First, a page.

Another minor change:  the game does away with the Town Portal and Identify scrolls.  Once you unlock Town Portal (fairly early in the game) you can teleport to town whenever you want.  And to identify a rare item, just left click on it…voila!

A more significant change is the inclusion of an online Auction House.  Currently only the Gold Auction House (GAH) is active, but sometime next week the Real Money Auction House (RMAH) will come online (which I posted on last week).  Lest you think you’ll become a millionaire playing Diablo III, Blizzard takes a hefty cut of your profits and imposes significant restrictions on auctions.  Plus, there are about 1.3 billion Chinese happy to undercut you anyways.  Still, the auction house is a nice feature, adding convenience and increased security (for real money transactions).  The auction houses are also completely optional…you can just ignore them if you don’t like them.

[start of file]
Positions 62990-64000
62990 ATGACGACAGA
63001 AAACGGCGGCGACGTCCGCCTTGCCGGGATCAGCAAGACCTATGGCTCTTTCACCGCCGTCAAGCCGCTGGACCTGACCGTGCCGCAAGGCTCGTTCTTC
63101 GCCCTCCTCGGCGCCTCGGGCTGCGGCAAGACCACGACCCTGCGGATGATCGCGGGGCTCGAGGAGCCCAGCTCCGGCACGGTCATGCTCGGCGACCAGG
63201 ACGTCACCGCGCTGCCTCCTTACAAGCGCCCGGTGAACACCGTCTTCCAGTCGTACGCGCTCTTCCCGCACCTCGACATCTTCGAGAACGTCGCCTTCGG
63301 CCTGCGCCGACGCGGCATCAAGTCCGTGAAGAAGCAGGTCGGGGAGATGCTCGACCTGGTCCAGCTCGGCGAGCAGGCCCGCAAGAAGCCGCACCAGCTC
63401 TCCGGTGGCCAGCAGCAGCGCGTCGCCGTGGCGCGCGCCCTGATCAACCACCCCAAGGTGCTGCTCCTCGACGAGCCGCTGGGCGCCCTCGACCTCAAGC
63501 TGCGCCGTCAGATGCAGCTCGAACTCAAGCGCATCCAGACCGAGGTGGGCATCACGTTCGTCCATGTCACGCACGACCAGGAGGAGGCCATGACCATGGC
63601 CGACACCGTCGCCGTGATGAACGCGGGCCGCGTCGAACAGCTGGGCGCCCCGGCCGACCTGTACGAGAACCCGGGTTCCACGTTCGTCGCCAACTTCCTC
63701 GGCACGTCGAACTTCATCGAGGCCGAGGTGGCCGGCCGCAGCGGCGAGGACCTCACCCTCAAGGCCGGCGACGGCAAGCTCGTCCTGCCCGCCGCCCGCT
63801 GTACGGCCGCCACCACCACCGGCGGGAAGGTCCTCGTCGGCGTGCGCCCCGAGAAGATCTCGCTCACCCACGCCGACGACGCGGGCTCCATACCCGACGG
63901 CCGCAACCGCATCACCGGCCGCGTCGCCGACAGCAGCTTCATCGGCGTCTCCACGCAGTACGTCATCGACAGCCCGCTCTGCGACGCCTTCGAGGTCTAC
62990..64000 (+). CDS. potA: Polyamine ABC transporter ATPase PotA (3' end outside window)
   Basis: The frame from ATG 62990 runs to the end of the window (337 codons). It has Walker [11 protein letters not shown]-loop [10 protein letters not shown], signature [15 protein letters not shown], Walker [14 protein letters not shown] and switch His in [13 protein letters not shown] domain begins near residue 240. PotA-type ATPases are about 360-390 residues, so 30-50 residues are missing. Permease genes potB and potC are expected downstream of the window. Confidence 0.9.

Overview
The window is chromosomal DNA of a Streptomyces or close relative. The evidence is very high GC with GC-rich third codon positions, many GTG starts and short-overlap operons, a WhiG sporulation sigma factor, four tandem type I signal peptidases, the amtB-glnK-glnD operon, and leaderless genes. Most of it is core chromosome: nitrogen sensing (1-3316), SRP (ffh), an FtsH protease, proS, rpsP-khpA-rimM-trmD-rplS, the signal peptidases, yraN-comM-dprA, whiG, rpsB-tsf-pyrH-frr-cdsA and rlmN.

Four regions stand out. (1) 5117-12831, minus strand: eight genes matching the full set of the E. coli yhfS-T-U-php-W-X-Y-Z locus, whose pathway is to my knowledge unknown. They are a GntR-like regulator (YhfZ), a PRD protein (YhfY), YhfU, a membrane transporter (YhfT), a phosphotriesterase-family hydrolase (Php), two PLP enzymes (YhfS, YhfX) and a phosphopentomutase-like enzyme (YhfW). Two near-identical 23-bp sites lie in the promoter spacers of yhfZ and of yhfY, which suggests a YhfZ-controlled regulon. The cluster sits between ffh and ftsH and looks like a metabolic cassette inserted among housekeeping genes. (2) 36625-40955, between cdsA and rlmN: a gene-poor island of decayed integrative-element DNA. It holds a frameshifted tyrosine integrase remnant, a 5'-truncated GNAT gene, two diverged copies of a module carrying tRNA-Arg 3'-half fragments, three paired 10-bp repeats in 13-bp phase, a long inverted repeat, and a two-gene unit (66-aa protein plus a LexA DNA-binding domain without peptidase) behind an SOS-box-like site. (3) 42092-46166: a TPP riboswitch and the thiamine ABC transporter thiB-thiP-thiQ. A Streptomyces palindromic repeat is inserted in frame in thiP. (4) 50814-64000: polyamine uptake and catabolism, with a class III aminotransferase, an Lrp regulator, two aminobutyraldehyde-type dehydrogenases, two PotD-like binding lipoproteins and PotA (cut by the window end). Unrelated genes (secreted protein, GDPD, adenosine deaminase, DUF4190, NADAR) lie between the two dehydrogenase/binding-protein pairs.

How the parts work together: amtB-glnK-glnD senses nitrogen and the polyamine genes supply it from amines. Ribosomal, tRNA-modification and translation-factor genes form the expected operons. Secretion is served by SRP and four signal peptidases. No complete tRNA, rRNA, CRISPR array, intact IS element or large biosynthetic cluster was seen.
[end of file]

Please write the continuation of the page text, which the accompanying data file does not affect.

All-in-all, if you like Diablo style action RPG loot-fests, you’ll like Diablo III.  If you hate those kinds of games, you’ll probably hate D3, too.

More thoughts on a science-fantasy setting

May 15, 2012

While I wait for Diablo to install, here are a few more thoughts/ideas building on my previous post:

  • You own a small spaceship roughly the size of a skyscraper.  You control the bridge, some living quarters and maybe parts of engineering or life support.  You have no idea what, or who, is in the rest of the ship, so you’d better find out.  Remember to pack a lunch and your blast gun (just in case).  Oh, and the ship is probably haunted, too.